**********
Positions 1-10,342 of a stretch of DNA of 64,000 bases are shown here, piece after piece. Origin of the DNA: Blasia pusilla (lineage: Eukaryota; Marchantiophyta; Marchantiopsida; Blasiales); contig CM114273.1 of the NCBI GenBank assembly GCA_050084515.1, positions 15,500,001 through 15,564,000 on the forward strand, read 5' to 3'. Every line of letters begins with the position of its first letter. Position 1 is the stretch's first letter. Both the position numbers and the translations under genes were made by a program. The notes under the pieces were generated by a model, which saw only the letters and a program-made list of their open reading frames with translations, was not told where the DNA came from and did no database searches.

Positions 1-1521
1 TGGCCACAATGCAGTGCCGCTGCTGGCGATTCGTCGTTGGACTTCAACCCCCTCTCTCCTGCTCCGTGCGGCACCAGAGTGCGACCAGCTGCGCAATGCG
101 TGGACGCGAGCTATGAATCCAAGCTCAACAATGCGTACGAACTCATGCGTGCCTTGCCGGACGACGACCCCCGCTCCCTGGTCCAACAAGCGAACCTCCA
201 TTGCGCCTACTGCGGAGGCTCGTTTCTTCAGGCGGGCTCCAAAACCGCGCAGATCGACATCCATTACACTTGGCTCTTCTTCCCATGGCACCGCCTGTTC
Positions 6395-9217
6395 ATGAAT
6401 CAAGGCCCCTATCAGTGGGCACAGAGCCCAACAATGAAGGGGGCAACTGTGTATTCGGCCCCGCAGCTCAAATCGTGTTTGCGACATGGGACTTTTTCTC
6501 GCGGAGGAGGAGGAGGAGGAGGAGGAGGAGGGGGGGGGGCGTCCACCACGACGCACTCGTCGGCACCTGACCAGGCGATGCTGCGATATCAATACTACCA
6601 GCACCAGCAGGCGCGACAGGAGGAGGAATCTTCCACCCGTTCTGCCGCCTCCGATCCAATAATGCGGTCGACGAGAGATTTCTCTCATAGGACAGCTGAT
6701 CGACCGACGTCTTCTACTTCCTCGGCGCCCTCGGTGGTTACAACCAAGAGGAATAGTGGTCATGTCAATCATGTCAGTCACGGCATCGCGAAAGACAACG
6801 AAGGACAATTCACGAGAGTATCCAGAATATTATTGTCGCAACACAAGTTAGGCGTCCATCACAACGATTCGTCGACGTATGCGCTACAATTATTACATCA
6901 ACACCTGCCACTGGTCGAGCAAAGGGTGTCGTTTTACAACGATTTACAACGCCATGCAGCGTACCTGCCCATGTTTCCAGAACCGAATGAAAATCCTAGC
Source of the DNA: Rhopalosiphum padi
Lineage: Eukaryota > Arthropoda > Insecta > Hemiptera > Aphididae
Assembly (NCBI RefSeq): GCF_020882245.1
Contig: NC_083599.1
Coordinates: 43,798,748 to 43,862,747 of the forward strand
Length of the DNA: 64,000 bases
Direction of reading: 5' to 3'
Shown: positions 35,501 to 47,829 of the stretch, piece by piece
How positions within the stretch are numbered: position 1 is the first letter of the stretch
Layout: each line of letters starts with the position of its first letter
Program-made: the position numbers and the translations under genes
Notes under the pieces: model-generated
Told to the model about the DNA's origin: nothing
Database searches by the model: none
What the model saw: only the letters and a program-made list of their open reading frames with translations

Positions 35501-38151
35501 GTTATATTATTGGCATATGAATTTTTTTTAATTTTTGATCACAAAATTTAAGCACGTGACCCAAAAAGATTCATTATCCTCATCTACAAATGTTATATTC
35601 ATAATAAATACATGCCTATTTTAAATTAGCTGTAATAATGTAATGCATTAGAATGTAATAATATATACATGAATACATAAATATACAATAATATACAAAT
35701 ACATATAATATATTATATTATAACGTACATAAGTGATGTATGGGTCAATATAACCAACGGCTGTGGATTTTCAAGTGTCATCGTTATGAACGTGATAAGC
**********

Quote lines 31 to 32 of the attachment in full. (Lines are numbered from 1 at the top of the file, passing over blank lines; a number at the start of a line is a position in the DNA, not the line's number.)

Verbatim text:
35601 ATAATAAATACATGCCTATTTTAAATTAGCTGTAATAATGTAATGCATTAGAATGTAATAATATATACATGAATACATAAATATACAATAATATACAAAT
35701 ACATATAATATATTATATTATAACGTACATAAGTGATGTATGGGTCAATATAACCAACGGCTGTGGATTTTCAAGTGTCATCGTTATGAACGTGATAAGC